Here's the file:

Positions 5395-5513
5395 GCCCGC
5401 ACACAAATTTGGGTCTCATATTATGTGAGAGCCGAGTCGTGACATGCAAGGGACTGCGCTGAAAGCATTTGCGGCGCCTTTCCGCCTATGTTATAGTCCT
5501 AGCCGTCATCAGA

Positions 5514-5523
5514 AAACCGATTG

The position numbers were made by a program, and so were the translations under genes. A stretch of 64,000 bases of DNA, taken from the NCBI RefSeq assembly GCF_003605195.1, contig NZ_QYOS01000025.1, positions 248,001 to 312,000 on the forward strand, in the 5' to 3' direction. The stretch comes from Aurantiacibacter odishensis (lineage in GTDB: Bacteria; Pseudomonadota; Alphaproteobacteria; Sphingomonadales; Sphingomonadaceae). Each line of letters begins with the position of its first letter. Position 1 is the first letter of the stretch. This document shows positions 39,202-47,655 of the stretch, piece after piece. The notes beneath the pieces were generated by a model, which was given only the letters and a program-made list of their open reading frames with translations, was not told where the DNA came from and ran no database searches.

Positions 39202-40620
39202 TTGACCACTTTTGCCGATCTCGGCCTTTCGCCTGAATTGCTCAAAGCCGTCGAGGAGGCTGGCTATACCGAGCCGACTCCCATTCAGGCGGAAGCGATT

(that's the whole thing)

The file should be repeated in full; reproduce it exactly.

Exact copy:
Positions 5395-5513
5395 GCCCGC
5401 ACACAAATTTGGGTCTCATATTATGTGAGAGCCGAGTCGTGACATGCAAGGGACTGCGCTGAAAGCATTTGCGGCGCCTTTCCGCCTATGTTATAGTCCT
5501 AGCCGTCATCAGA

Positions 5514-5523
5514 AAACCGATTG

The position numbers were made by a program, and so were the translations under genes. A stretch of 64,000 bases of DNA, taken from the NCBI RefSeq assembly GCF_003605195.1, contig NZ_QYOS01000025.1, positions 248,001 to 312,000 on the forward strand, in the 5' to 3' direction. The stretch comes from Aurantiacibacter odishensis (lineage in GTDB: Bacteria; Pseudomonadota; Alphaproteobacteria; Sphingomonadales; Sphingomonadaceae). Each line of letters begins with the position of its first letter. Position 1 is the first letter of the stretch. This document shows positions 39,202-47,655 of the stretch, piece after piece. The notes beneath the pieces were generated by a model, which was given only the letters and a program-made list of their open reading frames with translations, was not told where the DNA came from and ran no database searches.

Positions 39202-40620
39202 TTGACCACTTTTGCCGATCTCGGCCTTTCGCCTGAATTGCTCAAAGCCGTCGAGGAGGCTGGCTATACCGAGCCGACTCCCATTCAGGCGGAAGCGATT